How are sexual abuse adult survivors affected?
M. Elizabeth Ralston, PhD
Executive Director, Lowcountry Children's Center

The impact of child sexual abuse may be different for each individual. Certainly there are individuals who have been victims of childhood sexual abuse and have managed their victimization in a manner that has resulted in little negative impact. However, due to the fact that child sexual abuse happens to children and the offenders are usually powerful people in the child's life, the potential for negative effects is high. In addition, many victims creatively figure out how to survive the horror of childhood sexual abuse. The fact is whatever behavior or method a child uses to survive, the outcome is that they have survived. As the child victim grows up, sometimes the behaviors that they developed to survive as a child begin to get in the way of their adult functioning. For example, to manage the fear or pain of sexual abuse, a child may stop feeling. This survival behavior works for the child, but when the child grows up and is safe from sexual abuse, not feeling can become a problem as it limits the survivor's ability to fully experience their life. When you stop bad feelings, you also tend to stop good feelings. Survivors may want to seek treatment to undo their earlier survival behavior of not feeling and begin allowing themselves to experience their feelings.

Another example may be that the child avoids others due to not being able to trust. This may be a good survival behavior for the child who is being victimized, but if carried into adulthood limits the survivor's potential for emotional closeness with others.

Survivors who believed that the abuse was their fault may feel guilty and have a sense of not being okay as a person. Feeling negative and bad about oneself may result in feeling depressed and at the extreme may lead to thoughts of suicide. Feeling bad about oneself may also lead to negative behaviors that result in negative feedback from others. For example, if a survivor believes that they are bad, they may do bad things that causes others to tell them that they are bad. This may seem like an oversimplification, but individuals do act based on what they believe about themselves and those actions then reinforce what they believe.

Many survivors feel angry about being victimized. Children who are victimized often have little opportunity to learn how to identify or respond to their feelings of anger. They may be smart enough to know that exhibiting anger is not safe. This learning then interferes with the management of anger during adulthood. Survivors deserve to feel angry about being sexually abused. They also deserve to learn behaviors that allow them to express their anger in a manner that does not get them in trouble or does not harm them. For example, acting out anger by hitting others may put the survivor at risk with law enforcement. The survivor deserves to learn new behaviors such as how to verbally express anger that does not create risk.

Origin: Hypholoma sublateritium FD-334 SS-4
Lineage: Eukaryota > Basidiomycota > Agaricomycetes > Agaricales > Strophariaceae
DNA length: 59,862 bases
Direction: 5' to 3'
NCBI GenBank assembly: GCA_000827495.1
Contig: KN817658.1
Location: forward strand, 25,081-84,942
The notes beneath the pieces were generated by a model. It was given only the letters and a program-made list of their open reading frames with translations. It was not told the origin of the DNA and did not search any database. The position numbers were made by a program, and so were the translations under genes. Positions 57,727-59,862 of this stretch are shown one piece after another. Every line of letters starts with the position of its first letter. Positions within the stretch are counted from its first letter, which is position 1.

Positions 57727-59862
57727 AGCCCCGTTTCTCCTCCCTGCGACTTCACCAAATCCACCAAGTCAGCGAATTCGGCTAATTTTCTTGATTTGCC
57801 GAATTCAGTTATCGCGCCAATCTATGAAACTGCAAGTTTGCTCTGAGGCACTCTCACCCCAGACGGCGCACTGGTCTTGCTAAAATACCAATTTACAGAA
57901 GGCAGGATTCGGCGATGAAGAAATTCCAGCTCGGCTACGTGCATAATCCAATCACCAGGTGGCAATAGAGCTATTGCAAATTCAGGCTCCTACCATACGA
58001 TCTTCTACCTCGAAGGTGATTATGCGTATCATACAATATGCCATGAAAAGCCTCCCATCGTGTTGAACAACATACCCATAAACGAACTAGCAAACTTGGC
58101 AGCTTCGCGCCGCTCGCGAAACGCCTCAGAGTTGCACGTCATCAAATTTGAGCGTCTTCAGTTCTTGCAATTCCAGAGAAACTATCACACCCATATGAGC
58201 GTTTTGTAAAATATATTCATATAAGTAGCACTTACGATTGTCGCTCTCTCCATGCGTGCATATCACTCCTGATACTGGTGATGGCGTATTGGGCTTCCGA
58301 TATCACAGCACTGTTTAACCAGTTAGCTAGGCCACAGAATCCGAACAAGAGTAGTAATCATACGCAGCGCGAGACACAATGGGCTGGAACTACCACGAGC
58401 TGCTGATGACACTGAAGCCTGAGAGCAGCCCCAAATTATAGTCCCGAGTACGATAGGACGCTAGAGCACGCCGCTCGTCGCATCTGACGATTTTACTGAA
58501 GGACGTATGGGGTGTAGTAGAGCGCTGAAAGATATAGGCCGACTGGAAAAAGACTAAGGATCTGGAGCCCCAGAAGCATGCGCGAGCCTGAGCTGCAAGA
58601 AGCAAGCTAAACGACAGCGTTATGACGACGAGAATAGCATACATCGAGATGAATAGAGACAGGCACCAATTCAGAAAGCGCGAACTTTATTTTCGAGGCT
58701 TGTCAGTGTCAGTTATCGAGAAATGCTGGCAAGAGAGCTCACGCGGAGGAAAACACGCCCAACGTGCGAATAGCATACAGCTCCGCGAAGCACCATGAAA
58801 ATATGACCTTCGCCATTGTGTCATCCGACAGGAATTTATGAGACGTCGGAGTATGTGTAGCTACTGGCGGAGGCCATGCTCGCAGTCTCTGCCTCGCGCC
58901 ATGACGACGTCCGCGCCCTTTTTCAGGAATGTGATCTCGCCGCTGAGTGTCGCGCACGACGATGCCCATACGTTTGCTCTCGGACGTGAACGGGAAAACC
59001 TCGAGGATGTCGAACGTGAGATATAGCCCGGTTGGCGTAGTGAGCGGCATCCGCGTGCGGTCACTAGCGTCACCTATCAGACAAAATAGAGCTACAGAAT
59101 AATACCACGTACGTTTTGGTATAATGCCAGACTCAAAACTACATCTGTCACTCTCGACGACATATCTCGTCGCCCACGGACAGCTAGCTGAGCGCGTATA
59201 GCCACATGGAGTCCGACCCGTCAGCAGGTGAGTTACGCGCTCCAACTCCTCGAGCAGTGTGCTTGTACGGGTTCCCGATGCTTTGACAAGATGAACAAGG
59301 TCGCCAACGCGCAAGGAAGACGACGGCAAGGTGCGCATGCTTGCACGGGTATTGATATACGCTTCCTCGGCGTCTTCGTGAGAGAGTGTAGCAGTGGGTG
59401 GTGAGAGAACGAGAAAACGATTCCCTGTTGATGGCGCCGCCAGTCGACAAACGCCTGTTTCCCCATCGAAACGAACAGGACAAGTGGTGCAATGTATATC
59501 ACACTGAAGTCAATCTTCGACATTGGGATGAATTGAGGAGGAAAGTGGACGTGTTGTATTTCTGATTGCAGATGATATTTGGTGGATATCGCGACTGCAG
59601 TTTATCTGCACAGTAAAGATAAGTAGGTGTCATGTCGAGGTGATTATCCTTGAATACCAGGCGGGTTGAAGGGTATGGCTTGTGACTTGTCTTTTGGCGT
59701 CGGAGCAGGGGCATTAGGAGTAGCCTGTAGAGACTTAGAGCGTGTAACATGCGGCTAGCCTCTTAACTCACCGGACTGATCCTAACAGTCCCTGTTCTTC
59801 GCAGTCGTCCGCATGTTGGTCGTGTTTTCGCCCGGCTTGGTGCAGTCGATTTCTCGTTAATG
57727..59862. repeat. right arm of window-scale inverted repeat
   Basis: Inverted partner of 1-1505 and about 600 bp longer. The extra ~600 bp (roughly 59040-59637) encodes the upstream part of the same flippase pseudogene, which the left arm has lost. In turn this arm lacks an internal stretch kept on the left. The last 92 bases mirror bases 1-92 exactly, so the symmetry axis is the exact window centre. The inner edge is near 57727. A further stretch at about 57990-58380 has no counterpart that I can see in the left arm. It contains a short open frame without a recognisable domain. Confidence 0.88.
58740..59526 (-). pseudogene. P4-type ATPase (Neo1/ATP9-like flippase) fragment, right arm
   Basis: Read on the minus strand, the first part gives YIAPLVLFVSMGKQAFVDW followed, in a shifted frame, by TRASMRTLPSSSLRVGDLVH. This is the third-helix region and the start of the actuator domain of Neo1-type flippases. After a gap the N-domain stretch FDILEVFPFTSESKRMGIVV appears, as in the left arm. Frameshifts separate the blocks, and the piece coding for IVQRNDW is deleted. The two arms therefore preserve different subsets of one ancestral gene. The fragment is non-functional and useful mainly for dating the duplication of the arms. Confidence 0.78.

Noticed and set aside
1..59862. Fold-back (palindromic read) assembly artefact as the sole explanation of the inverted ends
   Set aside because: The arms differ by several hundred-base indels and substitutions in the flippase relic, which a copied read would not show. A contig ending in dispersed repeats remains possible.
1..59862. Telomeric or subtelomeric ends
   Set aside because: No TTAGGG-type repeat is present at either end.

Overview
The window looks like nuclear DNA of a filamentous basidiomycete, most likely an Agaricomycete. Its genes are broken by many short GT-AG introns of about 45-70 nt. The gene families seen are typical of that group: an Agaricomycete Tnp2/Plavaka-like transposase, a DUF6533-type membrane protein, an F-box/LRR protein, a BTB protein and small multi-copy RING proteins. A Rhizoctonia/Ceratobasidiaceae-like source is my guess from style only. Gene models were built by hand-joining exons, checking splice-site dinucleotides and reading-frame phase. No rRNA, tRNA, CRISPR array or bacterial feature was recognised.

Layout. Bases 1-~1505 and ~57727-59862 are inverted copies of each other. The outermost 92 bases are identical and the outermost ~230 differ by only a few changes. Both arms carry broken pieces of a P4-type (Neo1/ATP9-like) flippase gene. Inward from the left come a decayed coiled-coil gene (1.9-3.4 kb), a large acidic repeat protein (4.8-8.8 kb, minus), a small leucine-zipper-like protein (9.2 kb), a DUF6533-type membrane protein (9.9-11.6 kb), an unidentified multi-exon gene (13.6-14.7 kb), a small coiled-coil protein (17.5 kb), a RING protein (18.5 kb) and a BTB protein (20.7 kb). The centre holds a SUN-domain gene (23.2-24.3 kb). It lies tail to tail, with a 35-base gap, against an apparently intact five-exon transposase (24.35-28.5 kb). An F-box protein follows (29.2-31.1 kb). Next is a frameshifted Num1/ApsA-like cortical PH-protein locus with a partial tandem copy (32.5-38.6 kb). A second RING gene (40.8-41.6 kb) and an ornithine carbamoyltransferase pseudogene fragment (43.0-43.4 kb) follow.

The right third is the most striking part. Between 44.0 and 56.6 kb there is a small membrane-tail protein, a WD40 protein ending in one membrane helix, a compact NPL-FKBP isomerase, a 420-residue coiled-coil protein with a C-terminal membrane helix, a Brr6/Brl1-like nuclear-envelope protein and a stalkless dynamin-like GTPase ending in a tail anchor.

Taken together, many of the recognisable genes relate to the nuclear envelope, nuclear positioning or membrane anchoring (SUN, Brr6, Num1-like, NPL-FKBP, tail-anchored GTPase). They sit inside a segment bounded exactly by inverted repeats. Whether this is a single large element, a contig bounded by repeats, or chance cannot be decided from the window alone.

Some victims believe that if they are perfect that no one will know that they have been sexually abused. Their effort to keep others from knowing of their victimization is usually in response to feeling that they will be blamed or shamed if others know. Although achieving and doing well may be a positive outcome of having been victimized, victims do not deserve to believe that their value is based only on their positive achievement.

Survivors may have tried to protect themselves by "getting away." This may have resulted in their actual running away or in the use of drugs or alcohol to "get away" from the reality of their abuse. These behaviors may have worked at some level for the victim, but may interfere with their life, which suggests a need to reevaluate

Survivors who feel like "damaged goods" may feel inadequate and not worthy of close relationships. Those who believe that the abuse was the result of their physical appearance may develop eating disorders or purposefully make themselves less attractive in an effort to protect themselves from the sex offender.

Survivors who were taught by the offender that sex was a way to get attention and be close may have learned to use sex as an adult. This may result in sexual promiscuity without emotional intimacy.

Whatever survival behaviors were developed by the child sexual abuse victim, survivors deserve to honor the fact that they have survived and deserve an opportunity to decide what of those behaviors they want to keep and what behaviors they may want to change. This process offers the survivor an opportunity to move into a more powerful proactive position in their life.